Absolutely, in fact giving that freedom to map designers is one the my main goals behind that idea (and even more extended than that - I think every user should have possibility to become simple map designer by tweaking rendering profile to their needs if they so choose. Sure majority want, but they should be able to). So, instead of having name=aaa / bbb that some random mapper on the ground has chosen as “best” and having map designer be at their mercy, the map designer would be one with power to choose what to render. They could take that default_language and use it verbatim (e.g. similar to current map), or they may decide to replace that “-” inside default_language (or “/” or “;” …) and replace it with newline or a picture of a red star or whatever. Or they might extend provided default_language with a newline and int_name. Or they may decide to disregard default_language altogether and render names for whole world in Croatian only (or whatever). Or they can have simple (or complex) set of user preferences they want to follow depending on the users will. IOW, map designers should be able to decide whatever they feel best for their specific use case!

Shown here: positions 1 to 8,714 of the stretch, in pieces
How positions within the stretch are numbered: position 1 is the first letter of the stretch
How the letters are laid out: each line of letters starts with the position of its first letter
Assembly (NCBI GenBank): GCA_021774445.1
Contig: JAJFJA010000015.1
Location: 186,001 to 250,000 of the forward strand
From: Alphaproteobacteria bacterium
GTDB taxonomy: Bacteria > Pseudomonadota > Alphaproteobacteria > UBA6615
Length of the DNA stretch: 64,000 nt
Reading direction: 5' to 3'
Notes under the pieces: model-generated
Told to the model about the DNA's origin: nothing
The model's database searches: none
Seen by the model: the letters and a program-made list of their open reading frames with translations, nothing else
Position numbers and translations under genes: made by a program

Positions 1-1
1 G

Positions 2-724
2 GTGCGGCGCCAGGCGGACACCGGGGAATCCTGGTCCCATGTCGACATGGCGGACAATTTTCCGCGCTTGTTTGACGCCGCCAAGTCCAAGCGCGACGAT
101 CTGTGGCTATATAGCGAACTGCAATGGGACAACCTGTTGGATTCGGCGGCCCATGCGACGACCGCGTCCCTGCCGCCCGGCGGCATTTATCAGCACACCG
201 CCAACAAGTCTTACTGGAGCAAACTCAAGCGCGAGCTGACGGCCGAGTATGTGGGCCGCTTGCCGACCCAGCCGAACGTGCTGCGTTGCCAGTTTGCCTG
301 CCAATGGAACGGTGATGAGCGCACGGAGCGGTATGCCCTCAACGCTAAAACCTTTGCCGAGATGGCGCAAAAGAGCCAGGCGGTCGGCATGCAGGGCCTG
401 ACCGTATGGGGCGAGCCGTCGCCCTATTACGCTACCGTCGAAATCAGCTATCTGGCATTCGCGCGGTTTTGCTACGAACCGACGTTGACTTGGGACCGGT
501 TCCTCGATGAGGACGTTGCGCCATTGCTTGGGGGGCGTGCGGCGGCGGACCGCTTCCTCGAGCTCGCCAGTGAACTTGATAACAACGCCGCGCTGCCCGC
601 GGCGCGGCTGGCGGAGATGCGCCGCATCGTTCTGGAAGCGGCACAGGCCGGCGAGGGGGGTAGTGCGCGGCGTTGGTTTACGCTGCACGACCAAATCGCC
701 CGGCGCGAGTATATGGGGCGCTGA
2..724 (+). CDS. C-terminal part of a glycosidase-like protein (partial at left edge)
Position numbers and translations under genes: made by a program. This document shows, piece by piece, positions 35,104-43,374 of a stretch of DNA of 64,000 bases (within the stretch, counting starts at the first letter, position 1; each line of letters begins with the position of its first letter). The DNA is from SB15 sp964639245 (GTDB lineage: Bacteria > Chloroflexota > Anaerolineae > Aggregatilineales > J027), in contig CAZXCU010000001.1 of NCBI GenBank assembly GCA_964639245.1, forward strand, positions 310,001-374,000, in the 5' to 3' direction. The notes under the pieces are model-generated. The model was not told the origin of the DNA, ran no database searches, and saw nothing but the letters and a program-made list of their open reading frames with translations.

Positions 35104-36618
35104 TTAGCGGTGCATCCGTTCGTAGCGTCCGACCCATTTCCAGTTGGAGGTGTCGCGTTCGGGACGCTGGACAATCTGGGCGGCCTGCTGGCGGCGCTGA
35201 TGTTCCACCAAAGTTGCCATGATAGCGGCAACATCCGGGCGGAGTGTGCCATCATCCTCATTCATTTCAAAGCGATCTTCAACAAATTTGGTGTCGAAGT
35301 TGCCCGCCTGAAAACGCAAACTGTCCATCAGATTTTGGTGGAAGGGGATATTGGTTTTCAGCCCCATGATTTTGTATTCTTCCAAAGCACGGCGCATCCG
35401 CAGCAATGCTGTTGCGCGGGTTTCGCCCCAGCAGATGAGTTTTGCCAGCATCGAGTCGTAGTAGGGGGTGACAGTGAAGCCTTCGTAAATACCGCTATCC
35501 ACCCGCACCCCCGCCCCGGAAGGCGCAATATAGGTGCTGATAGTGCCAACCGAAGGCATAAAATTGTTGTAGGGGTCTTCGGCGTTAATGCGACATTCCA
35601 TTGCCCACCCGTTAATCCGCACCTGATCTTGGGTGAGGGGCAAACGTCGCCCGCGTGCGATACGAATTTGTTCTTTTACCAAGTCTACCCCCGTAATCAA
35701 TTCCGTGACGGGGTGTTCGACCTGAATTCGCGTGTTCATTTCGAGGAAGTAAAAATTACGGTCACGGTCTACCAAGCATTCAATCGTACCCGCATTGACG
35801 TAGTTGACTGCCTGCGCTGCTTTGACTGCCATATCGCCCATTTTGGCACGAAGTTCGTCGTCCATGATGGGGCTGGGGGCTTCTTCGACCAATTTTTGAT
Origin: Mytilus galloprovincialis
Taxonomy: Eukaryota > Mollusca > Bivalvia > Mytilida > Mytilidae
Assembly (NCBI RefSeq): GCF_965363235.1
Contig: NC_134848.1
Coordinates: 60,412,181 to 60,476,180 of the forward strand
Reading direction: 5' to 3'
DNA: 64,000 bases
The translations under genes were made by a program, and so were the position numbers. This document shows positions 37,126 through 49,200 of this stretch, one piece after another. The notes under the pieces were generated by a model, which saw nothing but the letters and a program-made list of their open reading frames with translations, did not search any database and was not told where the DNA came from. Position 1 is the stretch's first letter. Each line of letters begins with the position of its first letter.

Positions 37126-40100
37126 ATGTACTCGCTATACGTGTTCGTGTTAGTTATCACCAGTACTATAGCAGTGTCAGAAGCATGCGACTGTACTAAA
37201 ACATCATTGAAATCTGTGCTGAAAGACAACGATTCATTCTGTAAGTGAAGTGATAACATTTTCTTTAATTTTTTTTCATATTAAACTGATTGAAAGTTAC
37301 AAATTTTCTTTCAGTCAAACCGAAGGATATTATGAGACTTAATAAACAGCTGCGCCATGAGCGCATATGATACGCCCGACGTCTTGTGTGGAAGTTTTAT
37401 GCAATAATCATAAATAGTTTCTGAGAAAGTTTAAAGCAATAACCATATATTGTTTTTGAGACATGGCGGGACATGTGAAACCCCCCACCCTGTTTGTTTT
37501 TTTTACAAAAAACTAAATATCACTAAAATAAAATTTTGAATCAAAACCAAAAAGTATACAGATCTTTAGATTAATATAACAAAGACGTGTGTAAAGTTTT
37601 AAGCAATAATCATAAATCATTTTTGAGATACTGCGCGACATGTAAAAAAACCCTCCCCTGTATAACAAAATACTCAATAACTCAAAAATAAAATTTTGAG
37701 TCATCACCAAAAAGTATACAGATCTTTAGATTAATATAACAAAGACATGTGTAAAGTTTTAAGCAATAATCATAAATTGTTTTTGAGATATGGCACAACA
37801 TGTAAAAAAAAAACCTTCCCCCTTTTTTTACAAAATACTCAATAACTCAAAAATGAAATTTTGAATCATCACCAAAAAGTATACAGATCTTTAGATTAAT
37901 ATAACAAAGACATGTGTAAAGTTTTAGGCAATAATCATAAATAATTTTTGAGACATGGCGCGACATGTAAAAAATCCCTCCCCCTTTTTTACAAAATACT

Why not acknowledge the reality that name has multiple values in it?

I do acknowledge it is the reality (what I do not particularly accept is the claim that we should encourage the users to do more of it, instead of less of it). In fact, that reality is actually one of the main reasons I think it very uphill battle trying to convince every mapper in the world to map names in some specific way. It would IMHO be much simpler (and more realistically doable) to hand-craft and curate few hundreds (or thousands) default_language tags, then to try to handle every single name=* tag in existence and their additions/changes (even with such effort supplemented by very good AI bots).

If default_language is such a good idea, it can contain a semicolon too.

Sure, it can, if some locality really likes such separation of names with literal semicolon “;” characters (hey, I’m not judging!)

My experience is somewhat different about that “effectively”. Sure, it is possible to support them, and some have done it (to some extent at least), but majority I’ve seen do not seem to really handle them (and even more importantly, is it often impossible to even define them that way in ideal or even useful way, even with all goodwill of data consumers at disposal, as mentioned before with sidewalk example). (Additionally, parsing it sucks at efficiency - if I want to find every element that offers Croatian cuisine, I have to do extremely inefficient fulltext search on cuisine=* tags to find results containing croatian substring – if it were instead tagged as cuisine:croatian=yes, it would be very fast indexed find).